The Legislative – Not in Place

After the presidential election, Egypt will still continue to lack the legislative branch. Last parliamentary election held in 2011/2012, brought the Islamists majority of seats for the first time in history. A complicated dual-system combining plurality voting system with proportional lists in three voting phases from November 28-January 12 was utilized, which the Supreme Constitutional Court ruled to be unconstitutional and a third of parliamentarians invalid, majority of them belonging to the Morsi’s winning Freedom and Justice Party. Consequently, this dissolved the whole parliament adding to ongoing ideological polarizations between liberal-nationalists and Nasserists on one side and the Islamists on the other. The 2014 Constitution fails to stipulate an exact electoral system to be employed for the House of Representatives election, hence history might repeat itself intensifying political schisms in the country.


“As humanity hopes to move from the age of maturity to the age of wisdom to build a new world where truth and justice prevail, and where freedoms and human rights are protected, we, Egyptians, believe that our revolution is a resumption of our contribution to drafting a new history for humanity.” (Constitution of the Arab Republic of Egypt, 2014)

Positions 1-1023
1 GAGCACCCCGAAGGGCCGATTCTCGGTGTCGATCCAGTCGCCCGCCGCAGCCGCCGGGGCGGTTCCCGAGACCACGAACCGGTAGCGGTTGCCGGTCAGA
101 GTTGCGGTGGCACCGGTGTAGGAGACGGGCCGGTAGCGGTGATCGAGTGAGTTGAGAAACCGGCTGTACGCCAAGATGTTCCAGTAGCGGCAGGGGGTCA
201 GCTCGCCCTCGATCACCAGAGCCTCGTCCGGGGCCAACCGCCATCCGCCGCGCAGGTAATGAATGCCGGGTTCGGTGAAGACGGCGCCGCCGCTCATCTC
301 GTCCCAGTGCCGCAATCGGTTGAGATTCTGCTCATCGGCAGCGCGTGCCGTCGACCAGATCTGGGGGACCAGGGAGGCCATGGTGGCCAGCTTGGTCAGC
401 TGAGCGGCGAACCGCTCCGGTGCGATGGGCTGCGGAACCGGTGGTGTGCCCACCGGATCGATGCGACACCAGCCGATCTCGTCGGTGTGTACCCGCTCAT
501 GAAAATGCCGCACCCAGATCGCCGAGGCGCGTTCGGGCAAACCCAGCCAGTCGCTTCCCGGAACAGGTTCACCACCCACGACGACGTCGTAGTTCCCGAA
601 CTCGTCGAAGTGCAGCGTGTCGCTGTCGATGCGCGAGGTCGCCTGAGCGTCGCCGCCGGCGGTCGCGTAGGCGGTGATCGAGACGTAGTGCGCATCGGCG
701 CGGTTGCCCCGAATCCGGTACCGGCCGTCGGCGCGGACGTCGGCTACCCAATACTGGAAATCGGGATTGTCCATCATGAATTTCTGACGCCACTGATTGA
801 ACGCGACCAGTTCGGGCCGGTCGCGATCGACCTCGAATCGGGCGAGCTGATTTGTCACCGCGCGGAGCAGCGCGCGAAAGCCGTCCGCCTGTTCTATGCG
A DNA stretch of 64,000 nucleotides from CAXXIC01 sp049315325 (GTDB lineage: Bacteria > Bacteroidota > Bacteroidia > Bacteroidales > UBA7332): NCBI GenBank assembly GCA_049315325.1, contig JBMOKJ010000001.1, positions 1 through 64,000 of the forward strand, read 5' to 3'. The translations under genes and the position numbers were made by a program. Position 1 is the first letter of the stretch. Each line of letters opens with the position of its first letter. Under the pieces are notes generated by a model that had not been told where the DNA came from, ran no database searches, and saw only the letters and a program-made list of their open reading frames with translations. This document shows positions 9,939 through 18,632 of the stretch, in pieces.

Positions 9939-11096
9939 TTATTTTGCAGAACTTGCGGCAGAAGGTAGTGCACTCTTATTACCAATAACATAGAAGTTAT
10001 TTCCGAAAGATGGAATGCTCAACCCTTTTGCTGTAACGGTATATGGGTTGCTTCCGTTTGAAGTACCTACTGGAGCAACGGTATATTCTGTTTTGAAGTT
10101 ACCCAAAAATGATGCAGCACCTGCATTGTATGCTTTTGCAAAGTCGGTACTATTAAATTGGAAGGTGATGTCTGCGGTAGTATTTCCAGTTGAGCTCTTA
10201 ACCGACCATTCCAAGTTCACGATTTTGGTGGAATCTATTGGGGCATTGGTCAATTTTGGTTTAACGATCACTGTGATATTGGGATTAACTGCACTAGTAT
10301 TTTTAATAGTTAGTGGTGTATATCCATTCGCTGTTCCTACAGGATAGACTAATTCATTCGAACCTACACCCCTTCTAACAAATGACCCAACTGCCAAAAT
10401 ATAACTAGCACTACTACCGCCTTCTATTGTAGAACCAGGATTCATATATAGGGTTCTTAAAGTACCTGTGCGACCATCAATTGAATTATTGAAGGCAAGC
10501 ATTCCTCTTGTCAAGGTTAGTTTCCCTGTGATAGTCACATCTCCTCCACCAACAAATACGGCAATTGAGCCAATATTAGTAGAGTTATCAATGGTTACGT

Human dignity, social justice and freedom were aspirations of the January 25th Revolution. Protests took a toll of 850 people and around 100,000 were injured. The goal was not only to oust Mubarak, but also to secure a democratic future. For that, the new president will have to ensure, that the judicial, legislative and executive branch of the state remember those aspirations and give the fourth estate ample room to contribute to democracy. Only on that basis, decades of economic grievances and underdeveloped areas can start to be addressed.

Ljubljana, May 11, 2014